The emphasis was on overcoming obstacles, not winning ribbons. Just being there, running and jumping with abandon on that pylon-littered grass field in Lakewood, seemed enough for the 400 retarded youngsters.
Their joy, from the time they warmed up with wild arm-flailing versions of jumping jacks, was uncontainable.
The team from Mayfair High, one of 19 schools represented at the Melbourne School for the Trainable Mentally Retarded's 16th annual track meet Thursday, looked sharp in blue T-shirts. It was ready. Victor Guitierrez and Ramon Fernandez, both 15, engaged in a flurry of high-fives and patted each other's cheeks.
One of the Mayfair members loosening up had the look of an athlete and the admiration of his teammates.
"I'm doin' good, how you doin'?" said Jess Porter, 19, tall, lean and autistic.
'I'm Ready to Run'
"Jess is the best runner," said Tim Kennedy, 18.
"I'm ready to run," said Porter, "if I have the time."
A band played the Flintstones theme and the "Hokey Pokey." Guitierrez ate a rapidly melting chocolate bar, despite warnings from his teachers that his waistline would be further expanded.
Then he went right out and shined in the sun: He jumped 4 feet 8 inches.
Some of the participants, who ranged in age from 3 to 21, are also physically impaired. But all were required to compete in each of the events--shuttle run, long jump, soccer dribble, batting, obstacle course, Frisbee throw, basket toss and marathon.
Youngsters aimed a Frisbee at Hula Hoops affixed to a chain-link fence. Landing the disc inside a hoop was worth one, three or five points. Some sailed high over the fence, landing on a blacktop playground. But Mayfair's Juan Varela, 18, nailed the five ring with consistency. "Good job, Juan," praised the volunteer officials, and Varela's day was made.
The reward for Mary Crowley, an adapted physical education specialist and meet coordinator, will hopefully come, she said, this summer when Varela, using this skill he has learned, plays with a Frisbee at home.
The soccer dribble presented a problem for those in wheelchairs. So while being pushed by a volunteer, they used a hockey stick instead of their feet to nudge a ball around three pylons on a 25-foot-long course.
With a well-muscled left arm, Greg Morton, 19, a deaf student at Pace School in Bellflower, worked his stick. Smiling all the way, he gave the ball a last solid tap and was applauding by the time he reached the finish line.
Students Spurred On
At the shuttle run, the students, spurred on by Wendy Purvine, the event's volunteer chairwoman, ran without regard to their lack of coordination.
"Run, run, run, run, run!" urged Purvine, and Marlena Ruffin, 10, of the Mendenhall School in Garden Grove, took off toward a pylon 30 yards away. Surprisingly, she stopped when she reached the pylon, returning only when she heard cries of "Come back, come back."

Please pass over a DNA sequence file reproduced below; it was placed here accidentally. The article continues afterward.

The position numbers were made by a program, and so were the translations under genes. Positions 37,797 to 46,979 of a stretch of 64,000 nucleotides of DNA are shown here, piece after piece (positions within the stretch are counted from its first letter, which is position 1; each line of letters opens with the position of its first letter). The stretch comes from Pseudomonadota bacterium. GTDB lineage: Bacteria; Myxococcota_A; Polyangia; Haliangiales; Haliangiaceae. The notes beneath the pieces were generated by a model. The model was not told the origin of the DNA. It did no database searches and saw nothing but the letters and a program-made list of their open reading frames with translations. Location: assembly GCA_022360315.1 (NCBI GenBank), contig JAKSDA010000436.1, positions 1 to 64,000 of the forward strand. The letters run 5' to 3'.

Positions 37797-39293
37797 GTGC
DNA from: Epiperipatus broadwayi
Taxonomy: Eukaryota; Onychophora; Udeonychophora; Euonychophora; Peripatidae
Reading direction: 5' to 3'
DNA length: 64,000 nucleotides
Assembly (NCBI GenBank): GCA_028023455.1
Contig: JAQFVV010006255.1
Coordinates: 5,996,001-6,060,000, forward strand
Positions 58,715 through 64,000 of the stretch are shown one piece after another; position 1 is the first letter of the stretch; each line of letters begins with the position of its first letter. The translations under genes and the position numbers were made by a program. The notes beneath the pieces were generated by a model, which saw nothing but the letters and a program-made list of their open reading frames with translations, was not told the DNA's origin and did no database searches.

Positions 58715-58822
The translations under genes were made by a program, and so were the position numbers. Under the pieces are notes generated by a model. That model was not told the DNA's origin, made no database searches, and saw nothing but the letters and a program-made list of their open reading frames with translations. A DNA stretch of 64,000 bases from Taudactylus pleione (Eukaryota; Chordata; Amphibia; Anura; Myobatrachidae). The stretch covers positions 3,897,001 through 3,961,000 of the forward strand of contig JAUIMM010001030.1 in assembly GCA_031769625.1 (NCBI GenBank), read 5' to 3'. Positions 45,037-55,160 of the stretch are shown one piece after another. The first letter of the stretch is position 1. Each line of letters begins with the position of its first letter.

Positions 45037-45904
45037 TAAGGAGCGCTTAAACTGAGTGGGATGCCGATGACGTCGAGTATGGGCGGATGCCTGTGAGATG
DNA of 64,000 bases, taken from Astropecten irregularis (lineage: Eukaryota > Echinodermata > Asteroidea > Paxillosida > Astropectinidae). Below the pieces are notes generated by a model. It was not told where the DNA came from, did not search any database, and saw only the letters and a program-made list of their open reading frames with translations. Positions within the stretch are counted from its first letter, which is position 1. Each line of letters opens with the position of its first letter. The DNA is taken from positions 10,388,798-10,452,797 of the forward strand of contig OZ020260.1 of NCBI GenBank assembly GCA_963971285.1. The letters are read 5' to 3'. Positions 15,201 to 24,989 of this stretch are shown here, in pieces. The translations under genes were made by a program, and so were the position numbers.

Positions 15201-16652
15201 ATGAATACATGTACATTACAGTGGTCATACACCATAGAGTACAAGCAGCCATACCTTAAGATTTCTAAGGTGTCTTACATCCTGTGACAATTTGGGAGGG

"They look like they don't understand anything," Purvine said. "But they know . . . and they love every minute of it. This is their chance."
Joe Hill, 16, of Pace School, despite unfluid legs, threatened to run out from under the helmet he has to wear because he sometimes has seizures.
"Faster, faster, faster, faster!" Purvine shouted as Joe touched the pylon and started back. He pounded over the grass, kicking up the sand beneath it, and crossed the finish line with a happiness that was almost unbearable--to him and those who watched him.
He sat down and was given a drink of water by his proud sister, Tina Albritton, who said, "He's been excited about this since 6 this morning."
Nine Shots in a Row
Over at the basket toss, Wendy Wheeler, 17, of the Columbus School in Downey, stood a few feet from a can and with an underhand delivery made nine shots in a row.
As the youngsters waited to be escorted to their next event, they would talk excitedly: "I beat you. . . . " "Did you see me?" "What are we going to do next?"
Jess Porter was doing very well. He jumped 7 feet 6 inches. And he ran like a gazelle, easily outdistancing his competitors.
At the batting station, a whiffle ball was set atop a tee and the batters aimed at a fence that had numbers attached. Porter swung hard on his first attempt but sent the tee, not the ball, against the fence. He settled down and ripped several line drives.
"I got 14 points," he said. "I tried but couldn't hit one over the fence."
A volunteer asked him, "How's high school going? Any cute girls?"
"Well, some of them," Porter said.
As someone told him how handsome he looked with his new teeth braces, he waited with hands on hips for the basket toss. He tossed ball after ball into a can.
"Jess Abdul-Jabbar," a teacher said.
No praise could have been greater.
Porter turned to leave, not smiling but with his head held high. Softly, he repeated those magic words, "Jess Abdul-Jabbar."